In Texas, marriages end through death, divorce or annulment. In Texas, annulment is also referred to as declaring a marriage "void." This article explains what an annulment is, the process of getting an annulment in Texas, and what the effects of an annulment are.
If you have other questions about annulment in Texas after reading this article, you should speak with a family law attorney in your area.
Annulment and divorce are different: a divorce ends a valid marriage, while an annulment ends a marriage that should not have been valid to begin with. If your marriage was invalid from the beginning, you may be eligible for an annulment of your marriage in the state of Texas.
You need to be able to show one of several legal grounds to get an annulment in Texas. Your marriage may be eligible for annulment if you can show any of the following:
Some of these grounds for annulment have other requirements:
If a spouse has another husband or wife at the time of marriage, the spouse can still have a valid marriage if the earlier marriage is dissolved and the spouses of the later marriage continue to live together. When this happens, the marriage can't be annulled later.
An annulment has to be filed by one of the spouses, unless one spouse is underage. When a spouse is underage, a parent or guardian can file for the annulment on their behalf. The legal age to get married in Texas is 18, or 16 with a parent's consent or court order. Once a spouse is 18, the spouse can't file for an annulment based on being underage.
A Texas court won't grant an annulment based on intoxication if the spouses lived together after the spouses were sober.
If a spouse wants an annulment because their husband or wife is unable to have sexual intercourse, the impotence has to be permanent. Also, the court won't grant annulment if the spouse asking for annulment knew about the impotence at the time of marriage, or voluntarily lived with the impotent spouse since finding out.
A Texas court won't grant annulment for fraud, duress or force if the spouses continued to live together after the fraud was discovered or the duress or force was no longer present. Only major fraud about something essential to the marriage will be enough for an annulment. For example, a Texas husband whose wife didn't tell him about five of her eight previous marriages was granted an annulment. A spouse lying about being a virgin before the marriage, however, isn't enough for an annulment in Texas.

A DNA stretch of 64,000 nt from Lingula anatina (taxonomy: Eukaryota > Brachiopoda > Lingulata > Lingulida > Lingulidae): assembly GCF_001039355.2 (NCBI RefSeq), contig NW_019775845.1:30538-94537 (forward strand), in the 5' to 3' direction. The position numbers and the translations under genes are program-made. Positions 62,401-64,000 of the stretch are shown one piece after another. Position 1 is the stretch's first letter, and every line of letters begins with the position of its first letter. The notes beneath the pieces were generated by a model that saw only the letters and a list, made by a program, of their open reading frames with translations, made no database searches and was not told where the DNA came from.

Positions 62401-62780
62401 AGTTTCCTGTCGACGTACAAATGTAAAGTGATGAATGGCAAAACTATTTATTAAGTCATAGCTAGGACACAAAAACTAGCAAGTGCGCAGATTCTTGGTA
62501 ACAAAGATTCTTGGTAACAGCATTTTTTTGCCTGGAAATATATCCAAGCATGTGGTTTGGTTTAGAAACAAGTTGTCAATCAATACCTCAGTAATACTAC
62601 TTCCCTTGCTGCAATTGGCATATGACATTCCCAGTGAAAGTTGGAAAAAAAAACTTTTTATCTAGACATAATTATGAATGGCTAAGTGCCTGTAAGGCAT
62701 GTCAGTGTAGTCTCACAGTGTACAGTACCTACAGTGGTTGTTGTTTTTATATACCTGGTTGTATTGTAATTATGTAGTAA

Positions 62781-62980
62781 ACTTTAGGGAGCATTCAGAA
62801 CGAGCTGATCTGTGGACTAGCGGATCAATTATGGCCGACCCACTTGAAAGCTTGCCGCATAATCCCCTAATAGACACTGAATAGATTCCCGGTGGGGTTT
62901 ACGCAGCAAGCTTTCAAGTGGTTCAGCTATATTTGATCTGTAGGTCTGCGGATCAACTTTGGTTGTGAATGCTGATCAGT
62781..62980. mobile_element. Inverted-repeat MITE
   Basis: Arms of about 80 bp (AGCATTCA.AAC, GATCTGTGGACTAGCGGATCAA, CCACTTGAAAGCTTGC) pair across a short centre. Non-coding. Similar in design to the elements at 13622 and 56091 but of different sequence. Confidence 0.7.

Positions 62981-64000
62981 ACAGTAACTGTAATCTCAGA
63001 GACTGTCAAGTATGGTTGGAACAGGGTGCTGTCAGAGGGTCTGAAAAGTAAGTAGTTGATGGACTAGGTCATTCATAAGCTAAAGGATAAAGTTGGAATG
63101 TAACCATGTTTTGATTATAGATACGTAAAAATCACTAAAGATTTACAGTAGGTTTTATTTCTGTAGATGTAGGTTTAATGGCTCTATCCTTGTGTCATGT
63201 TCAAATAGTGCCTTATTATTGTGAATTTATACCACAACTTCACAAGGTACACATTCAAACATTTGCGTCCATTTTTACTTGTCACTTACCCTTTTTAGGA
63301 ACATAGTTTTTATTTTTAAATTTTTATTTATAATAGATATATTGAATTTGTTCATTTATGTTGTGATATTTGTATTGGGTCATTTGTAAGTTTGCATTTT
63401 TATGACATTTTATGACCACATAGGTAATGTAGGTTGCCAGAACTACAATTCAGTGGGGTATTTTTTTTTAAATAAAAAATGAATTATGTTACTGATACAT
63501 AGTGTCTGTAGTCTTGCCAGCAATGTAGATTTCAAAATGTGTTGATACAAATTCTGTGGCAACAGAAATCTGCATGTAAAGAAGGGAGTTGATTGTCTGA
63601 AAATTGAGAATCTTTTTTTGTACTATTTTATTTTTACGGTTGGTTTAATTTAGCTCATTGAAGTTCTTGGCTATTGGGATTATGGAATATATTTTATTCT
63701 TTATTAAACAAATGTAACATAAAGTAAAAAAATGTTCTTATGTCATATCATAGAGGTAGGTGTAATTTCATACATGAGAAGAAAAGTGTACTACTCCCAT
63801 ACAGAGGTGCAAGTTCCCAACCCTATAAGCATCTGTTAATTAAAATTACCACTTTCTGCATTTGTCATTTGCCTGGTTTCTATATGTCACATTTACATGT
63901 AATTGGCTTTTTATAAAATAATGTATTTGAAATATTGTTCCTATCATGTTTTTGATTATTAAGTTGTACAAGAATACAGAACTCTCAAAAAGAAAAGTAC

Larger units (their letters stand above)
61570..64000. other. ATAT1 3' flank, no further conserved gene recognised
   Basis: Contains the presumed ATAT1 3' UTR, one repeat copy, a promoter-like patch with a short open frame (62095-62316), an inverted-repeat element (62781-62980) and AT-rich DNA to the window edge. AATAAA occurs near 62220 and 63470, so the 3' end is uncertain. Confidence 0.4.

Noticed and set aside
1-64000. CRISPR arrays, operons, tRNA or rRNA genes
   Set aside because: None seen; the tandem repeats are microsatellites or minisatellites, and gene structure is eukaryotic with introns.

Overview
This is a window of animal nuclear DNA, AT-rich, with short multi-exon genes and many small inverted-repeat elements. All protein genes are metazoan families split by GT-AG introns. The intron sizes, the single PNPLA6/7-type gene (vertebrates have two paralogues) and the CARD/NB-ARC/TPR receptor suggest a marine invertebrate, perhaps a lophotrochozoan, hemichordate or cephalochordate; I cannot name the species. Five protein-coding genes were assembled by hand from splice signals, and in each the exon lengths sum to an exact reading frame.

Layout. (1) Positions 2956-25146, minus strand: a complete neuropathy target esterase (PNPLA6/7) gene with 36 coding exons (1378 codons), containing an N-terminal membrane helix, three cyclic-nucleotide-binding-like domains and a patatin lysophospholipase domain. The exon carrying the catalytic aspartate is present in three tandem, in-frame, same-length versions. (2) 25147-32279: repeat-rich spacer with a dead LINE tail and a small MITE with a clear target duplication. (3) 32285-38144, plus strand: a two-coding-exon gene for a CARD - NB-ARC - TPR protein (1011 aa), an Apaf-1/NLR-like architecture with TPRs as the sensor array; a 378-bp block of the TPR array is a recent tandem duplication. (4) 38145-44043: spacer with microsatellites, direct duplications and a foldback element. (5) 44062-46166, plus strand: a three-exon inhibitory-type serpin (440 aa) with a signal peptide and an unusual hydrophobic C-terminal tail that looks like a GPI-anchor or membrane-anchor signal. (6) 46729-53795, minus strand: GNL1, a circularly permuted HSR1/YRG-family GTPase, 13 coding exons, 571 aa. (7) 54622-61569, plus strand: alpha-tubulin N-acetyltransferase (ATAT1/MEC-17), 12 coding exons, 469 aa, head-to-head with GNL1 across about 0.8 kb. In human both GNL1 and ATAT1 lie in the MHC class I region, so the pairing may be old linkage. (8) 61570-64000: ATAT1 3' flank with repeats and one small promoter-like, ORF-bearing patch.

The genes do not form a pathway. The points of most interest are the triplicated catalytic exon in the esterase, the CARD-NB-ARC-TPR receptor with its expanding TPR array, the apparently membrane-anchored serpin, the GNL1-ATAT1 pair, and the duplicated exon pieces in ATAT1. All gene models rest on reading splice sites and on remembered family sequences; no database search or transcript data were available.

You can request an annulment by filling a document called "A Suit to Declare Void the Marriage of [Petitioner] and [Respondent]." If you are the spouse filing for annulment, you are the "petitioner" and your spouse is the "respondent."
File the lawsuit in the district court for the county where either you or your spouse lives. Either you or your spouse needs to have lived in Texas for at least six months and in the county where you file for at least 90 days. Check with the district court clerk's office to see if they have a sample form you can use to file for annulment. A link to contact information for all the Texas district courts is below.
Your annulment paperwork needs to list the full names for you, your spouse, and your children. State which spouse has lived in the county for at least 90 days. List the date of your marriage and the date you and your spouse stopped living together. If you have children and need the judge to decide custody, visitation, and child support, you'll need to state that in the suit as well. You should also state what property you and your spouse have and if you need to the court to divide it.
When you file your lawsuit, get an extra copy back to serve on your spouse. Your district court clerk can explain your options for serving your spouse, including options when you can't find your spouse or your spouse lives out of state.
Unlike most other states, Texas law allows spouses that want their marriages voided to insist on a jury trial. Depending on whether you or your spouse want a jury trial, you'll have a hearing in front of either a judge or a jury of 12 residents from your county. You'll have to prove the legal grounds for your annulment to the judge or jury. If the judge or jury believes you've proven your case, your marriage will be declared void.
When your marriage is declared void, it is like you never had a marriage to begin with. Legally, you can say you were never married to your former spouse.
But, a judge can still decide divorce-related issues during an annulment case just as if you had been married, such as custody, visitation, child support, alimony, and property division.
Children born from void marriages are considered legitimate, meaning they have the same rights as children from valid marriages. Legitimate children have the right to be financially supported by both parents and inherit from either parent.
To read the full text of Texas law on annulment, see the Texas Family Code sections 6.101-6.206.
Contact information for all of the Texas district courts is here.